Nearly 50 Master of Communication Management Online students met face-to-face for the first time recently at an evening reception at USC.
Andrew Mees, who traveled from New Jersey to attend the event, said he was drawn to visit the school because of its tradition, campus and location in the city of Los Angeles.
“When I had the opportunity to come meet other students and my instructors and just be a part of what’s going on here, it was an easy decision,” Mees said.
Adriana Flores drove 10 hours for the reception on Nov. 9 with a 4-month-old and a 3-year-old to meet her classmates.
“It’s a long drive, but it’s not your typical graduate program where you see everyone in class two or three times a week, so for me it was really important to connect with some of the people that I’m going to school with,” Flores said. “They’re really amazing, very accomplished people that are from all over the country. When you’re working on group projects together and you’re doing everything virtually, you develop a bond.”
Although USC Annenberg’s Master of Communication Management Online program is completely online (there is also a traditional on-campus Communication Management Master’s Degree) and most students have only interacted with one another virtually, the curriculum structure encourages strong interaction through group projects. A sense of community is prevalent on class forums and discussions online.
Because the students are part of an online-only program, many expected the interaction to be more difficult. The opposite turned out to be true.
“I feel like it’s been a more enriching experience because a lot of us take it upon ourselves to actually try to interact more because we don’t have the typical classroom experience,” Kristy Junio said. “I was a little unsure of how that would be in a purely online program. But I actually feel like I’ve gotten to know my classmates really intimately, which is nice.
Vicki Young, an online student from Pasadena, said it’s almost like they have known each other for years.
“You’ve been on Fuze (Web conference) meetings and done all kinds of phone calls, all kinds of chats and things, but now it’s like, ‘Wait you do look like that,’” said Young, who added that she only wished her section instructors from New York and Barcelona were able to attend.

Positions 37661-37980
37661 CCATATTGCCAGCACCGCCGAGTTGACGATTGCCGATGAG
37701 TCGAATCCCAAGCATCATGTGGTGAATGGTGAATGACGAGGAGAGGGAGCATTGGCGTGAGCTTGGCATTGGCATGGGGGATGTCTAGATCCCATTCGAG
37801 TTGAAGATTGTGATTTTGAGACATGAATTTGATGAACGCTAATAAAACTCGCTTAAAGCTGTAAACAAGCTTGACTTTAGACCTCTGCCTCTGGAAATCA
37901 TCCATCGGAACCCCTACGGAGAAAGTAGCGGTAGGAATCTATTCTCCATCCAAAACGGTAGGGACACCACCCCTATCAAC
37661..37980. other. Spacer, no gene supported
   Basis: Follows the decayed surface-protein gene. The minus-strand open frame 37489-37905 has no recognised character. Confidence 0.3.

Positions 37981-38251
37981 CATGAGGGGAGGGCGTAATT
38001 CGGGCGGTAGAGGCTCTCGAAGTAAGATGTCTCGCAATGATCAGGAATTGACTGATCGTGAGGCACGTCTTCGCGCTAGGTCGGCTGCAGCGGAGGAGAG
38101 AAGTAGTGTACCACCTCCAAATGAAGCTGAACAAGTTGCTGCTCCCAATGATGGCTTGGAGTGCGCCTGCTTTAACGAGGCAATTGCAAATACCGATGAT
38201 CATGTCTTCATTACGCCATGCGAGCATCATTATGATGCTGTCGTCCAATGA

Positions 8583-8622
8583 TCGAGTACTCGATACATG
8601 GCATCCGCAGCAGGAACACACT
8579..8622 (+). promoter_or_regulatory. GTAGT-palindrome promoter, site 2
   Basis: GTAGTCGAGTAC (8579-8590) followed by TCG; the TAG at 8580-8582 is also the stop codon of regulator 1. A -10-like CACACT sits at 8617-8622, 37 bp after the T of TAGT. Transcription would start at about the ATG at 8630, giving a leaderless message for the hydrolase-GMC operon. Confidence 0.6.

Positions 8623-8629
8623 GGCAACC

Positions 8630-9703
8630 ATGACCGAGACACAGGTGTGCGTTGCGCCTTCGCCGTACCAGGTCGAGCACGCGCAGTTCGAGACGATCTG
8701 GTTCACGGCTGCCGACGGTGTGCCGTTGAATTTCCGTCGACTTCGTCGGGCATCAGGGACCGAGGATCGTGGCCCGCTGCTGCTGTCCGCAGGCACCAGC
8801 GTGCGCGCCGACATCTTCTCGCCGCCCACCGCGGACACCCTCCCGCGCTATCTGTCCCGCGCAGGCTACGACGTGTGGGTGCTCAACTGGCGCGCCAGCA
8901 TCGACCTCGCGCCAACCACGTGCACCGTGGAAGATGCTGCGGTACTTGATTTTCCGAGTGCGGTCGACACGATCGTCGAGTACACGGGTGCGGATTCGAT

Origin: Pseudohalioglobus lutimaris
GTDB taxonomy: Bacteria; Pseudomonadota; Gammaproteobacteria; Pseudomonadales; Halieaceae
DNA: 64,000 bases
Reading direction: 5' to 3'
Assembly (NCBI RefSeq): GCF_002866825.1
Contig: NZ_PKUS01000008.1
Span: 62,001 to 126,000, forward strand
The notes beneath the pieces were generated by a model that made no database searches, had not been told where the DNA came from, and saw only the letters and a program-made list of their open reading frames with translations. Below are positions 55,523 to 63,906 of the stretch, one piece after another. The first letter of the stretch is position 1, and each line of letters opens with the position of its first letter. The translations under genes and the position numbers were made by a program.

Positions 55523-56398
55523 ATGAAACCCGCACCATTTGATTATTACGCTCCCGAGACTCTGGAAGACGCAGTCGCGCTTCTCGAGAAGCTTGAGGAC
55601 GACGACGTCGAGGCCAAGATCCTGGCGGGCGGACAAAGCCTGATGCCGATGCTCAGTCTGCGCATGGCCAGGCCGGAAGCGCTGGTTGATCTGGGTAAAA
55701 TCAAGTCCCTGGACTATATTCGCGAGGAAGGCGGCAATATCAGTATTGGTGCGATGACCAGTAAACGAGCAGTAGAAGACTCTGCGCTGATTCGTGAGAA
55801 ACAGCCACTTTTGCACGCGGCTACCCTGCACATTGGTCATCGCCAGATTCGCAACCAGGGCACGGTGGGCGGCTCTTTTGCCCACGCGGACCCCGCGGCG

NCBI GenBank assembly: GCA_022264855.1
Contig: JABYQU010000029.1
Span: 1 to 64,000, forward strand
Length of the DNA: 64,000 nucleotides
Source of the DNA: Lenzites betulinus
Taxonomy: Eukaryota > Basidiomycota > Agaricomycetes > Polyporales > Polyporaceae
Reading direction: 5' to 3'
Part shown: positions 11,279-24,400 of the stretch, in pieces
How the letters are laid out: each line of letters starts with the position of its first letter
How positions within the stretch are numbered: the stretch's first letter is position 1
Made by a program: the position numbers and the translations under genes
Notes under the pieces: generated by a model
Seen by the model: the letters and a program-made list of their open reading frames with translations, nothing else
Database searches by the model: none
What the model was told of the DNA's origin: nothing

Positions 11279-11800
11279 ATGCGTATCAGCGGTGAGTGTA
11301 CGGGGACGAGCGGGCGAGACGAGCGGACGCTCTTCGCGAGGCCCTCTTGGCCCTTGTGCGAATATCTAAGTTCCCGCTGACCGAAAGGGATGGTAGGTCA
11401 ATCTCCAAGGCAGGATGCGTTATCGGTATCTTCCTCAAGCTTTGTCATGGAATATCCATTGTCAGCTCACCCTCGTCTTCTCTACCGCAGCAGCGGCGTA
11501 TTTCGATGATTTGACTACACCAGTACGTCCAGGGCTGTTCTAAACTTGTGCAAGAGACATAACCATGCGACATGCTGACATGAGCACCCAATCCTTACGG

Said Mees: “It’s a little weird because you talk to these people through email all the time, you have all the same war stories and you’ve seen the inside of their houses (on camera) and now you’re here. It’s kind of like, ‘Hey, you’re here in person, cool.’”
Lisa Dulyea said because of the large number of group projects, the students have relied on each other to succeed in the program and have become friends, just like in a traditional classroom setting.
“Meeting the students is amazing, but since you connect with them so often with technology today through Skype or even avatars and phone calls, connecting with the faculty is actually the highlight,” Dulyea said.
Neil Teixeira, director of distance learning for USC Annenberg, said this kind of event is going to become a tradition, and will take place every year before Homecoming.
“We want that strong connection that students on campus get immediately, and having events like this for online students not only gives them the sense of the Trojan Family, but in some ways really intensifies it because they really know each other very well online, and then this brief three hours together is full of so many memories,” Teixeira said.
Some of the students were uncertain what to expect when beginning a program completely online.
“Now it’s the best thing ever,” Zeyad Maasarani said. “We’re always online together, and we support each other like a family.”